The value of new construction starts dropped 2% in January to a seasonally adjusted annual rate of $402.2 billion, according to McGraw-Hill Construction, a division of The McGraw-Hill Cos. Both nonresidential building and housing settled back from December, while the nonbuilding construction sector managed to register a modest gain with the help of a rebound for new electric utility starts.
On an unadjusted basis, total construction starts in January were reported at $27.0 billion, down 14% from the same month a year ago. For the 12 months ending January 2012 versus the 12 months ending January 2011, which lessens the volatility present in one-month comparisons, total construction starts were down 3%.
The January statistics lowered the Dodge Index to 85 (2000=100), compared to December’s reading of 87. Over the course of 2011, the Dodge Index moved within the range of 81 to 101, with the average for last year coming in at 90.
“For construction starts, the year 2012 got off slowly, with activity retreating further into the lower half of its recent range,” stated Robert A. Murray, vice president of economic affairs for McGraw-Hill Construction. “This is consistent with the view that construction is still struggling to achieve upward momentum, even with the recent improvement shown by the U.S. economy. There were some positive signs for construction during 2011, such as a stronger volume for multifamily housing, a record high for new electric utility starts, and even gains for a few commercial structure types (hotels and warehouses). However, these positives were offset by declines for single family housing, public works, and institutional building. For 2012, both public works and institutional building will continue to be affected by diminished federal funding, as well as by tight state and local budgets.
“Single-family housing may draw some benefit from the recent federal-state agreement with major banks to rework troubled mortgages, but homebuyer demand will still be restrained by more stringent bank lending standards, which limits any construction upturn. While multifamily housing appears on the upswing and commercial building seems to be turning the corner, both will require more available bank financing. There were some signs that this was taking place during the first half of 2011, before concerns about the debt crisis in Europe during the second half of 2011 caused banks to adopt a more wait-and see approach.”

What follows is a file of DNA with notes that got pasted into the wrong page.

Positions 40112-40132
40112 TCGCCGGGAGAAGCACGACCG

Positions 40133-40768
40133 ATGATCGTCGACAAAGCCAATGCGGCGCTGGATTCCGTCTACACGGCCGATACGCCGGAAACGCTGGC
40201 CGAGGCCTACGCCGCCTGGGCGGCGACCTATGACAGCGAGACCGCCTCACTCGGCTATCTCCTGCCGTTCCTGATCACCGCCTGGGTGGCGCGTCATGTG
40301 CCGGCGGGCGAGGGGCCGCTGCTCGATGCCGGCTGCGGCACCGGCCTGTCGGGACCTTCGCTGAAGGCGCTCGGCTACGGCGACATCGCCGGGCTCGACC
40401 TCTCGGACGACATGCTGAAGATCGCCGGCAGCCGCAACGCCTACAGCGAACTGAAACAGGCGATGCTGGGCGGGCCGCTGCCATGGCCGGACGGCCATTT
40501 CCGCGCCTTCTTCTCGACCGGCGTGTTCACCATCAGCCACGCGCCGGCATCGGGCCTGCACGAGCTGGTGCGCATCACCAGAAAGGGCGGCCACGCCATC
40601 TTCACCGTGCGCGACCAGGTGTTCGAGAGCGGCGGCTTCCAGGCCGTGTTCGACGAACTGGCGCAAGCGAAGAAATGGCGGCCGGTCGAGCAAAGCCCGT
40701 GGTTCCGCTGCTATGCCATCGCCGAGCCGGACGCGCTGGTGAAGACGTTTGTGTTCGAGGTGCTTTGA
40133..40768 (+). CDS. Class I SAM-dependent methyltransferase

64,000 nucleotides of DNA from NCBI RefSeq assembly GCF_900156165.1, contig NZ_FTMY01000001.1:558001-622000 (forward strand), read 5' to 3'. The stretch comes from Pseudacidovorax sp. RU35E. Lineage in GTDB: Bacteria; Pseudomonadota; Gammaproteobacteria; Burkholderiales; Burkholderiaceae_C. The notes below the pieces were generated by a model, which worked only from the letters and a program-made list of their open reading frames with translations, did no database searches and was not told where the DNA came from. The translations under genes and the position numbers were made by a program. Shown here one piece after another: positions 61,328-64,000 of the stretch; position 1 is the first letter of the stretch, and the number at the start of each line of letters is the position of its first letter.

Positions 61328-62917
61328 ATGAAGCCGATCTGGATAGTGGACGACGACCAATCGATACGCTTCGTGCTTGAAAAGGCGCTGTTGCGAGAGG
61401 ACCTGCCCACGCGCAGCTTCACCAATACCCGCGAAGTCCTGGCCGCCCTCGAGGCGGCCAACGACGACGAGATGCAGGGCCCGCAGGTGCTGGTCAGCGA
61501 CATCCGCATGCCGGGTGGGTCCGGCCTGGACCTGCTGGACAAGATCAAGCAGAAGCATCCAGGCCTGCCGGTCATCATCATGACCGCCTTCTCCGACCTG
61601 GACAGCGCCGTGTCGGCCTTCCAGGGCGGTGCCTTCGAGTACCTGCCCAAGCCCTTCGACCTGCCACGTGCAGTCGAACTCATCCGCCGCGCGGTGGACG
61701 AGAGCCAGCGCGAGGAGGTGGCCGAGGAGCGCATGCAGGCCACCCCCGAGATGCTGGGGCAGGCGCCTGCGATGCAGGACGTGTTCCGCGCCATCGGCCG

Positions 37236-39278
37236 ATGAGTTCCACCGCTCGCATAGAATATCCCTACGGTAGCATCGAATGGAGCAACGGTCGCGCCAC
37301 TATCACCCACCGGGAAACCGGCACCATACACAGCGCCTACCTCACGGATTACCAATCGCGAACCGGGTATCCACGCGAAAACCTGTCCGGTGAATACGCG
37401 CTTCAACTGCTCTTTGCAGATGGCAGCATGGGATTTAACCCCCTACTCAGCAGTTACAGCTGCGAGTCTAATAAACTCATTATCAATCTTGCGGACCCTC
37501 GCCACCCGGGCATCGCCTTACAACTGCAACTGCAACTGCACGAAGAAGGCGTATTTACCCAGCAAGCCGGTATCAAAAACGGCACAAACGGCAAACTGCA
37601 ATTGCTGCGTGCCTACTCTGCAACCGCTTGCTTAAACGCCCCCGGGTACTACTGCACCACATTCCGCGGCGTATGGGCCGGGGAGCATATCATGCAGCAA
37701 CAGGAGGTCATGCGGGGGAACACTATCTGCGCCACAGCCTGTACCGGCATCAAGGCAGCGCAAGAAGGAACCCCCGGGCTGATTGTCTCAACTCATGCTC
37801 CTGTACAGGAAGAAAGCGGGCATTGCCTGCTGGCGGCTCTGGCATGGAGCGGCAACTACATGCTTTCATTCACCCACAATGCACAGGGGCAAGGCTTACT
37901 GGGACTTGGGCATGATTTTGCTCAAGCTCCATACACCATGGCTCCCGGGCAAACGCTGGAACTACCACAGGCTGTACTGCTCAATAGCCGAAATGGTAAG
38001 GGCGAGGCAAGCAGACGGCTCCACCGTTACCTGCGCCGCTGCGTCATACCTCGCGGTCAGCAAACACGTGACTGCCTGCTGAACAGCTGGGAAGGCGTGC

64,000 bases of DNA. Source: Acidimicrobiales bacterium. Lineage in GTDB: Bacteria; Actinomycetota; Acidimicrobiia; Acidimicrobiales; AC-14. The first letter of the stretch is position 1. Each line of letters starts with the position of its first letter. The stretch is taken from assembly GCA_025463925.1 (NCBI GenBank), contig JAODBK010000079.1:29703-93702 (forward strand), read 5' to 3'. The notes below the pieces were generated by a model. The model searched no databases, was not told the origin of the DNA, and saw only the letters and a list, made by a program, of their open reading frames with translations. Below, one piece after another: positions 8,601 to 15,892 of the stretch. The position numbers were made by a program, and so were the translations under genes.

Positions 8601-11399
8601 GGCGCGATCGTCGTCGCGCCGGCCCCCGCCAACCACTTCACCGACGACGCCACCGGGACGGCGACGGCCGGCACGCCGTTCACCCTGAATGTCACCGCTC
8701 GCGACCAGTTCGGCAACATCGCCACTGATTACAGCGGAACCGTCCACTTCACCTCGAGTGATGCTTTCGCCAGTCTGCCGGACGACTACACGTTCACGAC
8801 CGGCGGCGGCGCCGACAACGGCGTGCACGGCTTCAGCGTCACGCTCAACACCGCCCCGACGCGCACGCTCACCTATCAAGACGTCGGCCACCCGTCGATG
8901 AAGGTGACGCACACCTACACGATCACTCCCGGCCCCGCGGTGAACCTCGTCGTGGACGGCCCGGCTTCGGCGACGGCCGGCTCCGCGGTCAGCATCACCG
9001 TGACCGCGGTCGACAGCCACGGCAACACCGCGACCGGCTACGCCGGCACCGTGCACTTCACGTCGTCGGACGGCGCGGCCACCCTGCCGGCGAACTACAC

Nonresidential building in January slipped 1% to $139.9 billion (annual rate). On the institutional side, weaker activity was reported for most of the structure types. The educational building category, which fell 12% during 2011, dropped 3% in January relative to the previous month. There were several noteworthy education-related projects that reached groundbreaking in January, including three research and laboratory facilities in these locations—Baltimore ($144 million), Boston ($93 million), and Berkeley, Calif. ($86 million)—but they were not enough to offset the downward trend for this category.
In similar fashion, the public buildings category in January included the start of a large courthouse in San Bernardino, Calif. ($272 million) and a large detention facility in Detroit ($220 million), but contracting for the month was still down 23%. Amusement-related projects and churches in January were each down 6%, while transportation terminal work dropped 36%. The one institutional structure type that registered a January gain was health-care facilities, which soared 105% due to the start of a $583-million replacement hospital in Denver.
On the commercial side, the recent upward trend for hotels and warehouses paused in January, with hotels down 16% and warehouses down 11%. The decline for hotels came despite the start of a $180-million resort hotel in Lake Buena Vista, Fla., and an $87-million addition to a convention center hotel in Chicago.
Store construction in January was able to move up 12% from its depressed December amount, and office construction advanced 20%, with support coming from the January start of a $113-million office building in Cambridge, Mass., and an $85-million data center in West Des Moines. The manufacturing plant category in January plunged 39%, sliding back from the improved activity that was reported during the fourth quarter of last year.